Look no further than GFI’s WebMonitor.

The wonderful folks at GFI recently provided me with a license key and asked if I would check out their software. Their timing was exceptional. I have been looking for a web monitoring solution for small to medium businesses. One that is feature packed, but easy to use. I fell in love with WebMonitor.

Here are some of the top features:


Simply select the website, IP address or user that you want to block access to and click add. Next, save settings and instantly the site that you do not want access to will be blocked:

Anyone trying to surf to a blacklisted page from your network will receive this error in their browser:

What is nice about WebMonitor is it also scans all downloads and looks for malicious pages as your user searches the web. If users try to search to a page that is suspicious, Webmonitor blocks it and the user will see this message:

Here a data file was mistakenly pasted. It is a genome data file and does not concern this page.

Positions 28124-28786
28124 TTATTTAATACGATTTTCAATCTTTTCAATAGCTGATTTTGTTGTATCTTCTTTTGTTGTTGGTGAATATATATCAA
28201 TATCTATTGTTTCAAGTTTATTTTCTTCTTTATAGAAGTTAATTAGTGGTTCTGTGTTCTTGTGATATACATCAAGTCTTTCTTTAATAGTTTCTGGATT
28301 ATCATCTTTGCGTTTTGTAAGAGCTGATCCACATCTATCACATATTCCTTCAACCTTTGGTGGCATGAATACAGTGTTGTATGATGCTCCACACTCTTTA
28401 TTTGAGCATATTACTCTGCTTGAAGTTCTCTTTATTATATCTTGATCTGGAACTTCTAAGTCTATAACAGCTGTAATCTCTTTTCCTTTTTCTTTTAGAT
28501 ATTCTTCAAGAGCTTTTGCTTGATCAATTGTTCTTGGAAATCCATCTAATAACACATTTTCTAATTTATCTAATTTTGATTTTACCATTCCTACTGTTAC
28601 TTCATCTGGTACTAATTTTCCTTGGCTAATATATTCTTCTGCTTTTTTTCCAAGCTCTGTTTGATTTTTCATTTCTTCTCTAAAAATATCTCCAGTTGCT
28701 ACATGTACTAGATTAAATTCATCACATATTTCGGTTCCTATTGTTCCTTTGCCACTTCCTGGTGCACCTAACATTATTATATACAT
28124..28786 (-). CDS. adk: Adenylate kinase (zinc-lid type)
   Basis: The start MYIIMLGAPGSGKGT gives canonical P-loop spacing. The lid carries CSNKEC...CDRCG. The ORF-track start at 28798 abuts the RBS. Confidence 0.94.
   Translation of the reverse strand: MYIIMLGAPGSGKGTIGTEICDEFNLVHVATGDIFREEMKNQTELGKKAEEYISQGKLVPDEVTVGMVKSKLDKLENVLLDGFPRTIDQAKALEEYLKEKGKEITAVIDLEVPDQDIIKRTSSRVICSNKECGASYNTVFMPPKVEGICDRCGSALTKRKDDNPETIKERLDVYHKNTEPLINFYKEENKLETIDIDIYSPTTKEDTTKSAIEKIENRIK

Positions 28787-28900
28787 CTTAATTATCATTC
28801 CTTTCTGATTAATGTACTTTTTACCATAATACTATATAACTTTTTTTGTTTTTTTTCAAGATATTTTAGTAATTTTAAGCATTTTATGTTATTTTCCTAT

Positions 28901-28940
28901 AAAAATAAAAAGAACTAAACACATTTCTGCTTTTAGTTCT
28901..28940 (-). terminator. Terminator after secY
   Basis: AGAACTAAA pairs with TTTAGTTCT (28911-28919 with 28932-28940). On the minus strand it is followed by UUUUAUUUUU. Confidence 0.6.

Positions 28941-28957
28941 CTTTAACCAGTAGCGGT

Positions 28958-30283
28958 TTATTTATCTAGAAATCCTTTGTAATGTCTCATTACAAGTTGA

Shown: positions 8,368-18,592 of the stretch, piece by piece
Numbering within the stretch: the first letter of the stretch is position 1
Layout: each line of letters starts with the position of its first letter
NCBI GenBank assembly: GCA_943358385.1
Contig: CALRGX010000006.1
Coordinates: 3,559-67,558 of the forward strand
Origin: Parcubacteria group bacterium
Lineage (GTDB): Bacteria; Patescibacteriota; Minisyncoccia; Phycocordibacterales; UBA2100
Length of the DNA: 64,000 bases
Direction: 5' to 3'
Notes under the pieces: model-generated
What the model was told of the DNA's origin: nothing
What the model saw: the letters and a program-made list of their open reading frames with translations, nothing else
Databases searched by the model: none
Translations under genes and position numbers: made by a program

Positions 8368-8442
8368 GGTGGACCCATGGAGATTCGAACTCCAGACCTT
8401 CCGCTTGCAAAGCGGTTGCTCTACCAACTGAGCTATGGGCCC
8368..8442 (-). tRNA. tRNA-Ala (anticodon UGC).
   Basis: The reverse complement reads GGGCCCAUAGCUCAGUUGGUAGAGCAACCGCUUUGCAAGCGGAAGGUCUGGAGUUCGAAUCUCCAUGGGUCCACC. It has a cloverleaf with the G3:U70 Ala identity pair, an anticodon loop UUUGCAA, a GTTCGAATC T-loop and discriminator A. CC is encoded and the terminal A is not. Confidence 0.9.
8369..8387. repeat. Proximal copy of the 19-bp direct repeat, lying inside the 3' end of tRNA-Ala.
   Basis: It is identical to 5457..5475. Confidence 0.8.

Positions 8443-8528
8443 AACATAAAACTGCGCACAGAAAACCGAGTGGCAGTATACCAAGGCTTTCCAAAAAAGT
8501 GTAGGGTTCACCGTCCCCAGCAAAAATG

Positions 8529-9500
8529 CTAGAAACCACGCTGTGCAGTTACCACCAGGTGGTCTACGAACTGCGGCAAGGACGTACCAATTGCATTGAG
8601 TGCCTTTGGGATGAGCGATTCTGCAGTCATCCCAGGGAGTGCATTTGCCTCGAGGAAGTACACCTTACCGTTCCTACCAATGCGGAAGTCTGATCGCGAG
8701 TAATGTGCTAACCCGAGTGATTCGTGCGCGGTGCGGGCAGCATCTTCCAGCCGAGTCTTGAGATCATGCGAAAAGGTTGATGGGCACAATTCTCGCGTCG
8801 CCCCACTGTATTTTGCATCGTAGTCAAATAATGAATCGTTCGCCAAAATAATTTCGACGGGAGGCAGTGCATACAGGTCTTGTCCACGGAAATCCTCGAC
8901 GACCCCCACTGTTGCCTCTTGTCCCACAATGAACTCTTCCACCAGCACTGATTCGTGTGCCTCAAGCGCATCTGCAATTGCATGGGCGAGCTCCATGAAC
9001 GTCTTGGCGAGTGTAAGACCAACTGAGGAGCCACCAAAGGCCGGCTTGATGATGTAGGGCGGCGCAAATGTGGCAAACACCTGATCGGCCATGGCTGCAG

Want to block a user from certain websites by topic? Simply select the category from the list and select “Block”:

How about Streaming Media sites?

Just select “Block” on any of the sites or media types that you want to block and streaming video will be blocked. In the screenshot above we see that “Generic Site Streams” are blocked. So what will happen if someone tries to run YouTube videos?

“An error has occured. Please Try again later”. We could have just added YouTube to the black list and we would not have even been able to surf to the website. But this setting blocks streaming videos from all the websites. Nice!


In almost every section of WebMonitor, internet blocking or restriction can be configured by user, by date or even by time. And again GFI’s easy to use interface really shines. Here we see the policy enforcement calendar for streaming media, with just two mouse clicks I disabled the policy for the weekend network users: